Review by Wade Hill
Terminatryx is an industrial metal band from Cape Town celebrating 13 years of existence, and one of their goals are pretty clear – to set themselves apart from the country’s rehashed metal sub-genres and stand as a unique entity. From what I’ve seen, they’ve done this quite successfully by playing at a number of prestigious events and garnering quite a solid fanbase.
While I was by no means amazed by Terminatryx’s new album, I found it somewhat refreshing, as I haven’t come across many South African bands pursuing the sound that Terminatryx explore with Shadow. Shadow has a very cinematic feel to it, and this is achieved by combining industrial, goth and electronic elements to create the moving, working machine that is their new album.
Sonja Ruppersberg’s vocals seem to be carefully positioned within the mix of instruments so as not to dominate the sound like many female-fronted bands before them, but to allow the instruments to do the “talking,” while the vocals “translate” the message. After some thought, I concluded this was a good move.
This brings me to the “problems” with the album. The guitars and drums don’t always dominate as much as they should, and don’t get me wrong, I’m not saying they’re not “heavy” enough, they just lack volume and, well, oomph. Acclaimed producer Theo Crous offered a helping hand with mixing/production, but I found an inconsistency throughout the album where some songs sounded sonically pleasing and others just felt under-produced.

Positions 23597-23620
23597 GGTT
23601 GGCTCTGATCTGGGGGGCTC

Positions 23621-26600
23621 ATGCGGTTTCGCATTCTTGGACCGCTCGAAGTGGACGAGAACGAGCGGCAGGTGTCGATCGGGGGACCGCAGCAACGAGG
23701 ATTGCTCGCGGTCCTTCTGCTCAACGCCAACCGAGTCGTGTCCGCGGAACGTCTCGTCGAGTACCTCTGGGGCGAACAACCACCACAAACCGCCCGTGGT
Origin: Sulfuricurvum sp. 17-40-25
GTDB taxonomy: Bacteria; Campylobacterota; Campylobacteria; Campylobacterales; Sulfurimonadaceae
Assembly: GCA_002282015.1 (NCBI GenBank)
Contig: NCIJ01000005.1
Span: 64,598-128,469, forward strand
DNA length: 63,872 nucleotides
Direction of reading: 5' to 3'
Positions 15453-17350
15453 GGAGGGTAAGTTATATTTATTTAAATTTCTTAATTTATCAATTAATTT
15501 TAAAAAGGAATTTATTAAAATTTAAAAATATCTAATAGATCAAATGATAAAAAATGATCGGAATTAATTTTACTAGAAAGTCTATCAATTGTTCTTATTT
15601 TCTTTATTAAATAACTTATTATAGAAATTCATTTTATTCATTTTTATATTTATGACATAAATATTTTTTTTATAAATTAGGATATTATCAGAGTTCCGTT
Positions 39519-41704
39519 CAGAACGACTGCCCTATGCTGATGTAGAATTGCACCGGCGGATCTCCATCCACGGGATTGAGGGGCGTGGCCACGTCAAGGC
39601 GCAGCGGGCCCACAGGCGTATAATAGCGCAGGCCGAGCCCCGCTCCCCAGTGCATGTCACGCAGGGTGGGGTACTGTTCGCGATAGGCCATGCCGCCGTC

I also felt that I hit a few dull and boring moments as Shadow as an album was not able to keep me listening actively. With that being said, the album really does have its high moments, especially the two instrumental tracks (opener ‘Metropolis’ and ‘Outcast’) and ‘Shadow’ (the Industriezone remix of ‘Shadow’ is also phenomenal and belongs in a goth club dance floor). These tracks stand out as interesting, unique and well produced.
Terminatryx is definitely not going to be everyone’s cup of tea, but at least they’re going against the norm and they’re bringing a horde of fans with them for the ride. While Shadow will certainly not be on repeat in my playlist, I look forward to seeing what they have to offer in the future, especially when they play on the stage of one of the country’s biggest metal festivals early-April, Witchfest 2015.